Scandal, Sex, and Romance
Jane Austen held her heroes to a higher standard than that of “gentleman.” Many of Austen’s most beloved heroes are considered “good” Regency gentlemen not because of their wealth, but because of their self-education, care for others, and kind, often more equitable approach to those with fewer resources. (Darcy, Knightley, Colonel Brandon, Edward Ferrars, Captain Wentworth, Edmund Bertram). She provided counterpoint characters as examples of what not to do, even when contemporary social mores allowed for (and sometimes encouraged) activities like gambling and fornication. Austen’s “bad boys” tend to squander their fortunes, lack motivation for their own occupations, enter into inappropriate intimate relationships, or directly cause harm to others through inaction or indifference (Wickham, Willoughby, Robert Ferrars, Tom Bertram, Henry Crawford). Distinguishing between a man who initially presents as a gentleman but is a poor candidate for marriage and stability, and a good man (self-made or otherwise) who demonstrates personal character despite not being completely fashionable, is crucial for Austen’s heroines.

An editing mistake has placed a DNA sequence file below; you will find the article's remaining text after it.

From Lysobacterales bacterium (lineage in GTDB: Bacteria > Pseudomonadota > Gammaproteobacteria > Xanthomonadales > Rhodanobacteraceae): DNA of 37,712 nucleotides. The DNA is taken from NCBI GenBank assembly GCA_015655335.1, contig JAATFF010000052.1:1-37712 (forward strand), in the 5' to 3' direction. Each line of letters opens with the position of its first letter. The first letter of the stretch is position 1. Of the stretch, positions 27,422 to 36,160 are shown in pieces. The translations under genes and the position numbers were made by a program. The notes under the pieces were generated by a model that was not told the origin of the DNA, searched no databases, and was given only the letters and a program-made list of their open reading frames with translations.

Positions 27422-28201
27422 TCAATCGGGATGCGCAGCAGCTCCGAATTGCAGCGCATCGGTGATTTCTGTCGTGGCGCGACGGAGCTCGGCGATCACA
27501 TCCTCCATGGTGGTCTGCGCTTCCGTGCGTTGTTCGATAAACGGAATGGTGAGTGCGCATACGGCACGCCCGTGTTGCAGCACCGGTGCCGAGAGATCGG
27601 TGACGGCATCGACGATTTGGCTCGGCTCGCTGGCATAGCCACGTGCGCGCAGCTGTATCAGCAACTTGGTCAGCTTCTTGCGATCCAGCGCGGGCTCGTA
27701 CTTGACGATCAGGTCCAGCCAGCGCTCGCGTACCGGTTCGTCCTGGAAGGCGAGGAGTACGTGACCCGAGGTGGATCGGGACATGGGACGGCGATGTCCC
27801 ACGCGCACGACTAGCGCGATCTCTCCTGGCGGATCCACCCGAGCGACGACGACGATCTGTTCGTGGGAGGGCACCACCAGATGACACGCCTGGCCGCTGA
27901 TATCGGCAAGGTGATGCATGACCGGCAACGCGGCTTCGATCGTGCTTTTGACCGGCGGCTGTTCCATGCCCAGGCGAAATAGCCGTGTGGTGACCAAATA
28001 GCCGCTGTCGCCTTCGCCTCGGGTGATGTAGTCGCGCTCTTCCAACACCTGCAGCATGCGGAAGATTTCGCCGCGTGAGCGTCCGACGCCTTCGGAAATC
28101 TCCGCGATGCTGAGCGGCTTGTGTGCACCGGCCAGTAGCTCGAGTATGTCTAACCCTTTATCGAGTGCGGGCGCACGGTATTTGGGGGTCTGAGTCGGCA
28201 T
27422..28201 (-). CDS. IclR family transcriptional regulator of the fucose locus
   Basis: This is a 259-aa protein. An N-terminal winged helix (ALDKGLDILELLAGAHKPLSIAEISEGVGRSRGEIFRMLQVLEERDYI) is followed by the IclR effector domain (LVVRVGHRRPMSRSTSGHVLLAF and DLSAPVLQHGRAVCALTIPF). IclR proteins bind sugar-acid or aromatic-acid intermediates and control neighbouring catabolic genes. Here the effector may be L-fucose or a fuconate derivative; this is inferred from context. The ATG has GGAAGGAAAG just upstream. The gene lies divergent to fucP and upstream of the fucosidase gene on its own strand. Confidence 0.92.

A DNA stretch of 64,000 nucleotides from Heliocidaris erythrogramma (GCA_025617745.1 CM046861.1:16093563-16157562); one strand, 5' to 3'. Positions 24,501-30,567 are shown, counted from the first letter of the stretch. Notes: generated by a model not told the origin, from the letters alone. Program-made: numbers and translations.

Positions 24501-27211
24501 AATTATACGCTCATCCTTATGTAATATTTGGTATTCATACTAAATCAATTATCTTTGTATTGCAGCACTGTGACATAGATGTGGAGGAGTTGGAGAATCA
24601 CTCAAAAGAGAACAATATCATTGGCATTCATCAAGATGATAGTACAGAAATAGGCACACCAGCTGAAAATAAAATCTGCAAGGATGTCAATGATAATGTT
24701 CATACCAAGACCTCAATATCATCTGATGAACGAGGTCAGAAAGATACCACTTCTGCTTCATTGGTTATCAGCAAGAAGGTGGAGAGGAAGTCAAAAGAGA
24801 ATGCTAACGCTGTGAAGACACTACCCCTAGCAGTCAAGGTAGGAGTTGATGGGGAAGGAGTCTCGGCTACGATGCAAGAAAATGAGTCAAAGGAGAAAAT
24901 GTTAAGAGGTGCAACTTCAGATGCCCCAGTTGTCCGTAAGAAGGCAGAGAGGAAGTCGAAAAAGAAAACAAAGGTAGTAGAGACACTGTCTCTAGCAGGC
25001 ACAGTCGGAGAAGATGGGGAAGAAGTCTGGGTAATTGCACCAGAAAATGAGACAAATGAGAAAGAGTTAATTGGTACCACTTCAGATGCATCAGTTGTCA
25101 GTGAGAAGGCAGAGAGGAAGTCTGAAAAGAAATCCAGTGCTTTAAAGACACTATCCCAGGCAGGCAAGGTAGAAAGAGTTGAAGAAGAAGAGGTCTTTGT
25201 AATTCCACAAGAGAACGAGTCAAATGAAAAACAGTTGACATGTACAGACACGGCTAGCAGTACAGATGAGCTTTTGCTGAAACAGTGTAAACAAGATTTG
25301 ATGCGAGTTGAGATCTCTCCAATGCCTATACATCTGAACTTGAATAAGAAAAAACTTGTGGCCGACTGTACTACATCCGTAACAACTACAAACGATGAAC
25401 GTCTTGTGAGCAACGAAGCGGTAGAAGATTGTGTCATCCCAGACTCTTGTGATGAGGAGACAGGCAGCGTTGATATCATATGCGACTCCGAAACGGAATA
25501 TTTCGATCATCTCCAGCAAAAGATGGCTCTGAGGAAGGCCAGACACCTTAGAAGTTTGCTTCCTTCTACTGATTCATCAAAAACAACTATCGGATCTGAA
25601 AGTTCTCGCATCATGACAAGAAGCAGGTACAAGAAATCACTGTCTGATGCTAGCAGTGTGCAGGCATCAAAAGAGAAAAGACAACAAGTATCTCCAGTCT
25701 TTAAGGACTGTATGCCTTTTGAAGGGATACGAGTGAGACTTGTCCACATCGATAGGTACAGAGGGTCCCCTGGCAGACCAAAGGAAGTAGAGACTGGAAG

While we may think of the Regency period as being excruciatingly genteel and emphasizing the utmost correct manners and etiquette, sex-related scandals abounded. While women in good society (le monde) and more scandalous society (le demi-monde) were scrupulously guarded from one another, gentlemen moved back and forth, with varying levels of discretion. Works on this page include the high social sticklers of Almack’s (who once denied admission to the Duke of Wellington because he wore trousers, which they had recently banned) to some of the greatest scandals of the age: George IV’s attempt to divorce Queen Caroline, the illicit relationship between the Duke of York and Mrs. Clarke, and the publication of Harriette Wilson’s Memoirs.